Before the Trachoma Initiative started in 2014, blinding trachoma was endemic in 39 of 112 districts in Uganda with an estimated 10 million people at risk of the disease. In 2015, The Initiative began working in 17 districts in the Busoga and Karamoja regions of the country. Many of these communities are very remote, others have nomadic populations, from the northern region of Karamoja, who move across borders with South Sudan and Kenya.
Watch the video below to find out more about our work with the Karamojong tribe in Northern Uganda.
In 2016/17 we expanded our work to a further 14 districts, reaching people in all endemic districts in Uganda.
What we’re doing about it
We’re working with communities, the Ugandan Ministry of Health and a network of partners to make significant progress towards eliminating trachoma in Uganda by the end of 2019.
The Initiative is training surgeons to perform trichiasis surgery for the advanced and sight-threatening stages of trachoma. Together these surgeons are reaching tens of thousands of people to relieve the agony of advanced trachoma. We are also delivering behaviour change interventions, to encourage improvement in sanitation and hygiene to reduce the spread of infection.
Health workers in local communities are also receiving tools and training to raise awareness about the surgical services available to assist those in need of treatment and to help support the country to manage trachoma in the long-term.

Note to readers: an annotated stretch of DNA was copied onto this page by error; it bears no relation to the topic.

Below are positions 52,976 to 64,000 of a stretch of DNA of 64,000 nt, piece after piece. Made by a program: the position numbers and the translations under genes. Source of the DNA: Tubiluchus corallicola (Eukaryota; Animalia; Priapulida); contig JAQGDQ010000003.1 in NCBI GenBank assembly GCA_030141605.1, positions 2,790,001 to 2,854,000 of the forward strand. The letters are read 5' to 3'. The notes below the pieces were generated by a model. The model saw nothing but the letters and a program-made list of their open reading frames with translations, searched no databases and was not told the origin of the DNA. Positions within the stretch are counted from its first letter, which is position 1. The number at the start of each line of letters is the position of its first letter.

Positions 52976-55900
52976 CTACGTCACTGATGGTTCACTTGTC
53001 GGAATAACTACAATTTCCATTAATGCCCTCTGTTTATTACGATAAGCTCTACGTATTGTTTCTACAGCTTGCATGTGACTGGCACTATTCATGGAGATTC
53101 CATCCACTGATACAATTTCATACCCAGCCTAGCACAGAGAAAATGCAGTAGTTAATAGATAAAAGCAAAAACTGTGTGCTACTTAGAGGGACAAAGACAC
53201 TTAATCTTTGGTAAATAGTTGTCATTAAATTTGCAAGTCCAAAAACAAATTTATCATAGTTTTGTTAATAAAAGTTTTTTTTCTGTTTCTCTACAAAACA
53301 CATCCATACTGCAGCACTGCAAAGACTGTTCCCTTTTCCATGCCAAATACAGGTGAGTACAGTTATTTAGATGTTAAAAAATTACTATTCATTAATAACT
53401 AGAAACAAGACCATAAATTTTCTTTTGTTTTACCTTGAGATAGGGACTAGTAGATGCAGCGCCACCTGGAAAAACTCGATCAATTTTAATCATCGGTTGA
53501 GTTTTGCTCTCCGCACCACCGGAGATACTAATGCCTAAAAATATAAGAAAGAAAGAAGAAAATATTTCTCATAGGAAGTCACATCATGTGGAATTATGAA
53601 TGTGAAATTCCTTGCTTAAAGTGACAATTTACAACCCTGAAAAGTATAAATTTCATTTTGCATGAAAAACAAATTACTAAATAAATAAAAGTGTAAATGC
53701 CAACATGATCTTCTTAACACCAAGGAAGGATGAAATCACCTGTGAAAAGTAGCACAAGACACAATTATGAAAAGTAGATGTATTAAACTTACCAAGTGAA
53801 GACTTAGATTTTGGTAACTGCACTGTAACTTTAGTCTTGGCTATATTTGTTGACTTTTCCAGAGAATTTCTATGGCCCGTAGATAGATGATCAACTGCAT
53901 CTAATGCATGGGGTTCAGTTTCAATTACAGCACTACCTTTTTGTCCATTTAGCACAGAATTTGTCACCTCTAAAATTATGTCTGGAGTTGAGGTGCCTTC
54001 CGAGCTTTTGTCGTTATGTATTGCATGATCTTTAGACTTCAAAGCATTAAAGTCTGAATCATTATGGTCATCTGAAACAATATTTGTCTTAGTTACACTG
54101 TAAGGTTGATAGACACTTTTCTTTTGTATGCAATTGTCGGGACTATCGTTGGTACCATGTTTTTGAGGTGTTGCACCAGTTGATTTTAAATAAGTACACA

Progress so far
Before the Initiative began in 2014, 10 million people in Uganda were at risk of losing their sight to trachoma. Thanks to the efforts of partners and the Trachoma Initiative, working in tandem with other programmes, the Ministry of Health now estimates that less than 300,000 people are at risk of getting the disease.
We began our work in Uganda by training and certifying surgeons to correct the in-turned eyelashes of people with trichiasis. We have also trained 5,641 case finders to locate people in need of treatment, which has helped reduce the time surgeons spend screening patients at outreach camps. This has enabled us to treat 24,000 people who needed pain-relieving and potentially sight-saving surgery.
Over 10,255 hand and face washing stations have been constructed next to latrines to reduce the spread of infection. And over 50 schools now run WASH (water, sanitation and hygiene) club activities to empower children to develop healthy behaviours to protect them from trachoma throughout their lives.
We were delighted that in February 2018, Lord Chartres the former bishop of London and our trustee visited Uganda to see first-hand the progress being made. Read the story